The Exxon Valdez disaster, America's worst environmental catastrophe before Deepwater Horizon, illustrates some of the complications in paying economic damage claims. After 11 million gallons of oil spilled into Alaska's Prince William Sound in 1989, locals filed damage claims with the Trans-Alaska Pipeline Liability Fund, which had been established when the pipeline was authorized in 1973. Oil companies operating in the area deposited money in the fund as a form of insurance -- a precursor to the Oil Spill Liability Trust Fund, created by the Oil Pollution Act of 1990 (itself prompted by the shock at the Exxon Valdez spill). The fund was authorized to distribute up to $100 million in damages, though according to John. J Gibbons, who administered it, only a fraction of this sum was handed out.
"Whatever they put in place in the Gulf will have to take into account a lot of complexities with respect to the claims process," Gibbons says.
"For example, an enormous number of vessel owners and crew members who were in the fishing business have been more or less laid up. On the other hand, as the clean-up progresses, those vessels of necessity are going to be hired to participate in the clean-up work -- and they'll get paid," Gibbons says. "Any claims process with respect to lost fishing income has to take into account that some of them will be making more money cleaning up than they would have made fishing."
Brian O'Neill, who represented Alaskans who lost income due to the Exxon Valdez spill in their 21-year battle with the courts, also fears the escrow fund could get bogged down in the process of divvying up $20 billion.
Processing a fisherman, hotel owner, or restaurateur's claim, O'Neill explains, has two phases: "The first thing is, he needs money now or he's going to go bankrupt, so there's an interim payment. But secondly, you also need to make a determination of how much business he's going to lose over time."
O'Neill cites an example from Exxon Valdez: salmon fishermen took a hit for one to three years but eventually managed to recover some business. Herring fishermen, on the other hand, could never fish again, but they didn't know this until five or six years later, when the scope of damage to local herring populations was confirmed. Keeping tabs of short-term and long-term damages in very specialized industries involves a lengthy roster of experts on local industries.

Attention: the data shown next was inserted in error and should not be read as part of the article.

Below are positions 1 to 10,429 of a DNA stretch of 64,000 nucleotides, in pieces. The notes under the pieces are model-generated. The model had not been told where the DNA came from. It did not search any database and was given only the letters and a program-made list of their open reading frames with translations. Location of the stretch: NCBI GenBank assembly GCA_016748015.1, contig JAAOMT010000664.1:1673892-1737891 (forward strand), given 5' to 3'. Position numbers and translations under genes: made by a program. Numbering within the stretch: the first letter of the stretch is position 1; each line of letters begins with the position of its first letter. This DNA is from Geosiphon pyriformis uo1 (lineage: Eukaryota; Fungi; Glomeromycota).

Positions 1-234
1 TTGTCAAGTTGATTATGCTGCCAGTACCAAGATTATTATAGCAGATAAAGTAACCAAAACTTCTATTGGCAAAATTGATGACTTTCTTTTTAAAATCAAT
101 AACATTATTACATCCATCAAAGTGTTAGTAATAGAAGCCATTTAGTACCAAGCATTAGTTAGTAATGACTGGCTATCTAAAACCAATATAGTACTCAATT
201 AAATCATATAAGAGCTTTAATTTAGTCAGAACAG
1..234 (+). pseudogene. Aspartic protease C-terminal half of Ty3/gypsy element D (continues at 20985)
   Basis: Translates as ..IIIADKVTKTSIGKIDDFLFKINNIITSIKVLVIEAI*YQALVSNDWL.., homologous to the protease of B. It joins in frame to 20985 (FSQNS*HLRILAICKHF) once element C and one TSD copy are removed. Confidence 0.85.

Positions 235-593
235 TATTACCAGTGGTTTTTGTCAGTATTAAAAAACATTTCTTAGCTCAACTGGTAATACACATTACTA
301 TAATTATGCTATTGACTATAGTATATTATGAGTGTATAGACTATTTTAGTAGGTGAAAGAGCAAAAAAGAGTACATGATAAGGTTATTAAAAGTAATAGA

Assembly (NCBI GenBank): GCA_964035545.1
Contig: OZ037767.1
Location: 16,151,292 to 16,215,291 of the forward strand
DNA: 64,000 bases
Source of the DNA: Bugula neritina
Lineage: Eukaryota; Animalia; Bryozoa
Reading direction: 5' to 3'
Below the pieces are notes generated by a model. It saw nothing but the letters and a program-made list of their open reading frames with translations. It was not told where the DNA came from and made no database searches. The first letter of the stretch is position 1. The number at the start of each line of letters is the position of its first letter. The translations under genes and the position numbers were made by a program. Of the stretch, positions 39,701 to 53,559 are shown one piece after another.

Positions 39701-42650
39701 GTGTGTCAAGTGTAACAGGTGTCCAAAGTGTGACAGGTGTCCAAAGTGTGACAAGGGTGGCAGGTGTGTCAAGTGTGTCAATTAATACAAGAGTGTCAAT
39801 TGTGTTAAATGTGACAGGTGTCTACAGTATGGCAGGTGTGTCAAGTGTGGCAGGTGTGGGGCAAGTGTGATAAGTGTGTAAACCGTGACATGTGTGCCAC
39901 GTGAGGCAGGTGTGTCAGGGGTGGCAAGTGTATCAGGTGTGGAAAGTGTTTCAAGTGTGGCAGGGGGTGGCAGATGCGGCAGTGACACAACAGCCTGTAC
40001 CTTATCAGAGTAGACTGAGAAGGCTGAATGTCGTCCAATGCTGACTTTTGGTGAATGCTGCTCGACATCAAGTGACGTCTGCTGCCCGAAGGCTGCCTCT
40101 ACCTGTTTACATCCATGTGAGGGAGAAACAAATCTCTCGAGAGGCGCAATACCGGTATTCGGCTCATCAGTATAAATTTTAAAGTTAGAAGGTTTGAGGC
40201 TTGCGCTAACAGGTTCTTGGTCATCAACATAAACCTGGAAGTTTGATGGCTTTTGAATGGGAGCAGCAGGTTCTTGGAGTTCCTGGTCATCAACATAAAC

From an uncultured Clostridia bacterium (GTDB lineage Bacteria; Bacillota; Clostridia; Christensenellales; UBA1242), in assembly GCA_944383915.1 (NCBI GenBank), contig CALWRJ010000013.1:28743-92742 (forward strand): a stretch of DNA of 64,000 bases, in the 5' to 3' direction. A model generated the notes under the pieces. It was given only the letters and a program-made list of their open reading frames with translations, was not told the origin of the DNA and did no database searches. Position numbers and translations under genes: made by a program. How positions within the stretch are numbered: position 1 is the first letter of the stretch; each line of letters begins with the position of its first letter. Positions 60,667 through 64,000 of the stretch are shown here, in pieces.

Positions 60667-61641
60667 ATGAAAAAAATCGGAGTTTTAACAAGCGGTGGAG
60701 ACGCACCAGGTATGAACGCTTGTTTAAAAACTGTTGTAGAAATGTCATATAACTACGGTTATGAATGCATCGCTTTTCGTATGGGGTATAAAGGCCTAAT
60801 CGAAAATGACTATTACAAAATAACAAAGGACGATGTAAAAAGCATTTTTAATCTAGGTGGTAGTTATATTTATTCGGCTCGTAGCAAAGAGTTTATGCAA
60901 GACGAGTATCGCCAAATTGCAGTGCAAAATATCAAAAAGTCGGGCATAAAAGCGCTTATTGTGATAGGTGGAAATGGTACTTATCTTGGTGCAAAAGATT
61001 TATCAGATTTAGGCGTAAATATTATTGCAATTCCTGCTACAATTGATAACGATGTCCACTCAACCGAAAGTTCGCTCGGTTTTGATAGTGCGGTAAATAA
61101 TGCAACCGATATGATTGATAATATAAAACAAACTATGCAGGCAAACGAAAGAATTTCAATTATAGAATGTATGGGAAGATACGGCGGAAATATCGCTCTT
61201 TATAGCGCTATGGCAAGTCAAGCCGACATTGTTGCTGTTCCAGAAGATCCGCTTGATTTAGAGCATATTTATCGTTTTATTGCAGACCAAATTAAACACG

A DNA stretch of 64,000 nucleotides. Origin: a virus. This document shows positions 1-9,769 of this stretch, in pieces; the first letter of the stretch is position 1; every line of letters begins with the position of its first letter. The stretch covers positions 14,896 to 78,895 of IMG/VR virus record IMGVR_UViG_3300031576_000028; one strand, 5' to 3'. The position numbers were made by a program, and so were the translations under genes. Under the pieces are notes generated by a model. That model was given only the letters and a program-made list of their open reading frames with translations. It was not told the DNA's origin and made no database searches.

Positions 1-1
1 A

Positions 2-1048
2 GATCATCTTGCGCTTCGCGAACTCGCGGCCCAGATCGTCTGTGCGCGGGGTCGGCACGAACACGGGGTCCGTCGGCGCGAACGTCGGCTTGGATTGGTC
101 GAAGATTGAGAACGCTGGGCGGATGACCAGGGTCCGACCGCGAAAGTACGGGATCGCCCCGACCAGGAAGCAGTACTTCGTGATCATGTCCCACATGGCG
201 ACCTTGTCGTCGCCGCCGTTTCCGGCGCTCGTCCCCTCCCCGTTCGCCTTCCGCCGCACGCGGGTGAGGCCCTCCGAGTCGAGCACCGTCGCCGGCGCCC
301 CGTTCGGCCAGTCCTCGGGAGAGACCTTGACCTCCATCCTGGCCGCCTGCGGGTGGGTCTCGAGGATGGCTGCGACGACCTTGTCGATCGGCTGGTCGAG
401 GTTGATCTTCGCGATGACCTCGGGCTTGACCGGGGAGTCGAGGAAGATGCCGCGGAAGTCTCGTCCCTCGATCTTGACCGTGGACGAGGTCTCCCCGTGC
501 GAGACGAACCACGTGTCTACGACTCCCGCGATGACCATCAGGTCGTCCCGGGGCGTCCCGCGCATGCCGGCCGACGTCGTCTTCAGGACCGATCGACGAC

"This is going to be a political disaster when someone finally sits down to figure out a structure for how to pay people but then that structure doesn't start paying people for two or three years," O'Neill says.
The someone sitting down to that disaster will be Kenneth Feinberg, Obama's executive pay czar and the subject of a lively profile by Steven Brill. Feinberg administered the government fund to compensate the families of 9/11 victims. According to Brill:
He ended up persuading 98 percent of the 3,000 victims' families -- even those of janitors offered a tenth of what families of killed stockbrokers got -- to stay out of court and instead apply to his fund. And, while dispensing $7 billion in awards, he also got the support of an instinctively anti-plaintiff Republican administration.
BP is likely calculating that Feinberg may, in a similar fashion, discourage oil spill claimants from suing the company by granting them just-generous-enough escrow fund packages. If $20 billion up front prevents some of the 21 years' worth of legal fees Exxon shelled out, BP's settlement with Obama will probably be worth the sum.
And given the fate of the Exxon Valdez litigation--in 2008, after two decades of appeals, the Supreme Court cut Exxon's tab from $2.5 billion to $500 million--Gulf residents may also do better to file a claim with the escrow fund than to file a suit against BP.